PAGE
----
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tate cancer risk for calcium intakes of 2,000 mg/day and higher compared with intakes less than 700 mg/day. High calcium intake (≥ 2,000 mg/day), however, was significantly associated with risk for advanced prostate cancer. When calcium supplements (≥ 500 mg/day) were analyzed, controlled for total calcium intake, a weak association was found for prostate cancer risk. Dairy product intake was not associated with risk for prostate cancer. The report from the World Cancer Research Fund/American Institute for Cancer Research (WCRF/AICR, 2007) concluded that the relationship between prostate cancer and milk and dairy product intake is inconsistent from both cohort and case–control studies, and there is limited evidence suggesting that milk and dairy products are a cause of prostate cancer. A food-use questionnaire administered at baseline to participants in the Alpha-Tocopherol, Beta-Carotene Cancer Prevention (ATBC) Study explored associations between intake of certain foods and nutrients and risk for incident prostate cancer in a large cohort of male smokers ages 50 to 69 years. This study analyzed intake of calcium and dairy foods and found no associations with development of prostate cancer (Chan et al., 2000). In a longitudinal follow-up of this cohort, Mitrou et al. (2007) found a graded positive association between increasing total calcium intake and total prostate cancer risk. A prospective study of male participants ages 40 to 75 years from the Health Professionals Follow-Up Study (HPFS) examined whether calcium and fructose intake were risk factors for prostate cancer (Giovannucci et al., 1998). Calcium intake exceeding 2,000 mg/day was found to be associated with higher risk for total, advanced, and metastatic prostate cancer. Further, supplemental calcium intake above 900 mg/day was associated with metastatic prostate cancer risk at all levels of total calcium intake. In a follow-up analysis of this cohort, Giovannucci et al. (2006a) found a significantly increased risk for advanced prostate cancer associated with increasing total calcium intake and for fatal prostate cancer associated with supplemental calcium intakes of 401 mg/day and above. The WCRF/AICR (2007) concluded that there is a probable association between diets high in calcium and prostate cancer.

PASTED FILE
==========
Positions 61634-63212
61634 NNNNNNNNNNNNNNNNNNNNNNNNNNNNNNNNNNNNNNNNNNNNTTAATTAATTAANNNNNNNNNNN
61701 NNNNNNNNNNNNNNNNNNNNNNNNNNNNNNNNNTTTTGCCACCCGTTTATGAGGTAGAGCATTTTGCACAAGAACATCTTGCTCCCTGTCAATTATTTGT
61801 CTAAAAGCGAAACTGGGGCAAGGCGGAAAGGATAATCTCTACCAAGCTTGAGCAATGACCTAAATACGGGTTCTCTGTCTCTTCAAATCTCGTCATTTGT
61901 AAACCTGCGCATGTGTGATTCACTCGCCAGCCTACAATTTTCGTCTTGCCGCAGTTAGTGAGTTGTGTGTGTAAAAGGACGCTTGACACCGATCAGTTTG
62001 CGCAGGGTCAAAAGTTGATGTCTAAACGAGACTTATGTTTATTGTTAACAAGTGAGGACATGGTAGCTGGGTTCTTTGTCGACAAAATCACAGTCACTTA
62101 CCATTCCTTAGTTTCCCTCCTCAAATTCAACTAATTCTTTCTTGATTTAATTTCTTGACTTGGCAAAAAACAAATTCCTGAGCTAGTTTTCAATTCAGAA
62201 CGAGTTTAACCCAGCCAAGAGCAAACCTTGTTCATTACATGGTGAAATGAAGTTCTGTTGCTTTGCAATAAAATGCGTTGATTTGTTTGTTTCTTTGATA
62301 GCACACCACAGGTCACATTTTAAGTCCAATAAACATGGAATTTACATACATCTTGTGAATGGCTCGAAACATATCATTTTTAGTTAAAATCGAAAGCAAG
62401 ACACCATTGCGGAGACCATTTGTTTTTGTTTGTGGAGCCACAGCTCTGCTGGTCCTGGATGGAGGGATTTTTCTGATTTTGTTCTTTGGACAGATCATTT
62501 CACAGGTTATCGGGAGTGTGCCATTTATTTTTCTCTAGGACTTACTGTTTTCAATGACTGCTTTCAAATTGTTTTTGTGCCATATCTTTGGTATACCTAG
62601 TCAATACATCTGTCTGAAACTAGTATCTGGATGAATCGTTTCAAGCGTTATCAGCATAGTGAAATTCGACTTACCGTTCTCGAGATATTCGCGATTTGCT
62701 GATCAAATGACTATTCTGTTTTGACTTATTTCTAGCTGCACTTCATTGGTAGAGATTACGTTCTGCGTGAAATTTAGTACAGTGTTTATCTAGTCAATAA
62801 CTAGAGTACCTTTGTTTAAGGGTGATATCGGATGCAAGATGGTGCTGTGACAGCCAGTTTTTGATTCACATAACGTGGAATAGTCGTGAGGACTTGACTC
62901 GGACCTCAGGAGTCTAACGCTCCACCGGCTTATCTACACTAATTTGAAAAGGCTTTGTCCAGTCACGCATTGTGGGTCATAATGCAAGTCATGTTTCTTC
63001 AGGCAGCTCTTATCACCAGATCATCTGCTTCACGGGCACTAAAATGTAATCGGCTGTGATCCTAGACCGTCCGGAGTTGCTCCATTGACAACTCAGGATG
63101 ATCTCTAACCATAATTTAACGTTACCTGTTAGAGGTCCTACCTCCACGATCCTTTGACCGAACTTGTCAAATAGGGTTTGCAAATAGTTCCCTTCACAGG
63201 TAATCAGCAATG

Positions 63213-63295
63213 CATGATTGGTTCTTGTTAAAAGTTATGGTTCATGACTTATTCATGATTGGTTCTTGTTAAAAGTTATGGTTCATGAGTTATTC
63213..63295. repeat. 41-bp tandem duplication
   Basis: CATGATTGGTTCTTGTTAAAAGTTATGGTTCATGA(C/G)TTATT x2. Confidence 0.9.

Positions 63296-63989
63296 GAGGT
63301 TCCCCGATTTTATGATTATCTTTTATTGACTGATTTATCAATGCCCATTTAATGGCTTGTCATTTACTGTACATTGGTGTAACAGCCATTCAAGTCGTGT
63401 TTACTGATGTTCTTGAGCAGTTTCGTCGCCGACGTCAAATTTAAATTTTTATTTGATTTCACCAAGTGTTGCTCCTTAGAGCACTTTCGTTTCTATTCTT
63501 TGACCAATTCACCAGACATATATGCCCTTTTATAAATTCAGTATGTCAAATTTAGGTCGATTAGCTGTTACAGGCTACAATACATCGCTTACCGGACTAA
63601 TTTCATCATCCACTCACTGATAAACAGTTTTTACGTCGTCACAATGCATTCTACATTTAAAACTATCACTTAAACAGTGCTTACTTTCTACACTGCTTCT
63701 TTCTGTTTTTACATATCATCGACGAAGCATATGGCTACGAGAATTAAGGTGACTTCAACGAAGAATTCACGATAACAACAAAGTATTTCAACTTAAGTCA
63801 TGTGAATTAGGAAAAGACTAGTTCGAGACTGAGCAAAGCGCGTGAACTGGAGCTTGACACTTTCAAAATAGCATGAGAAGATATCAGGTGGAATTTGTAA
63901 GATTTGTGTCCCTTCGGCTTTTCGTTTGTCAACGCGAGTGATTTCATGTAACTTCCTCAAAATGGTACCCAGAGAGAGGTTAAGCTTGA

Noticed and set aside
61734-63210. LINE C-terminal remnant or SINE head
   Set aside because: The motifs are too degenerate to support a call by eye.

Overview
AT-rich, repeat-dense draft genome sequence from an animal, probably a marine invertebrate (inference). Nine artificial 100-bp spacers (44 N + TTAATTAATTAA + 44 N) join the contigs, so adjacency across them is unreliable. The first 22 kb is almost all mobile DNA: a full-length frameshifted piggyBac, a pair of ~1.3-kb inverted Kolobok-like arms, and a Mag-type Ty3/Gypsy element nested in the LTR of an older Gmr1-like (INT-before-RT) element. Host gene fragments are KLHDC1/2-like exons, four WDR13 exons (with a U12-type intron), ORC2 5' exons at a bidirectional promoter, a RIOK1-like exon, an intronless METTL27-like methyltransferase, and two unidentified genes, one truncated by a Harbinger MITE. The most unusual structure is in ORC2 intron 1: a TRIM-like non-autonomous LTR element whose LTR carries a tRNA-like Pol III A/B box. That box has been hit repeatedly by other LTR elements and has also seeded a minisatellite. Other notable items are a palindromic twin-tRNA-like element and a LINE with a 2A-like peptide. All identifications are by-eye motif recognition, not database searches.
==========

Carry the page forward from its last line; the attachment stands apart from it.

In the case of intervention studies, one randomized controlled multicenter clinical trial based on 672 men (mean age 61.8 years) living in the United States examined risk for prostate cancer from supplemental calcium intake. Participants received either 3 g of calcium carbonate or placebo daily for 4 years and were followed for up to 12 years for prostate cancer diagnosis (Baron et al., 2005). Over the entire study period, risk for prostate cancer was lower in the calcium-supplemented group than in controls (relative risk [RR] = 0.83; 95% CI: 0.52–1.32) but was not statistically significant. For specific years in the study, increase in prostate cancer risk was statistically significant between baseline and year 6 (RR = 0.52; 95% CI: 0.28–0.98) and between years 2 and 6 (RR = 0.44; 95% CI: 0.21–0.94).

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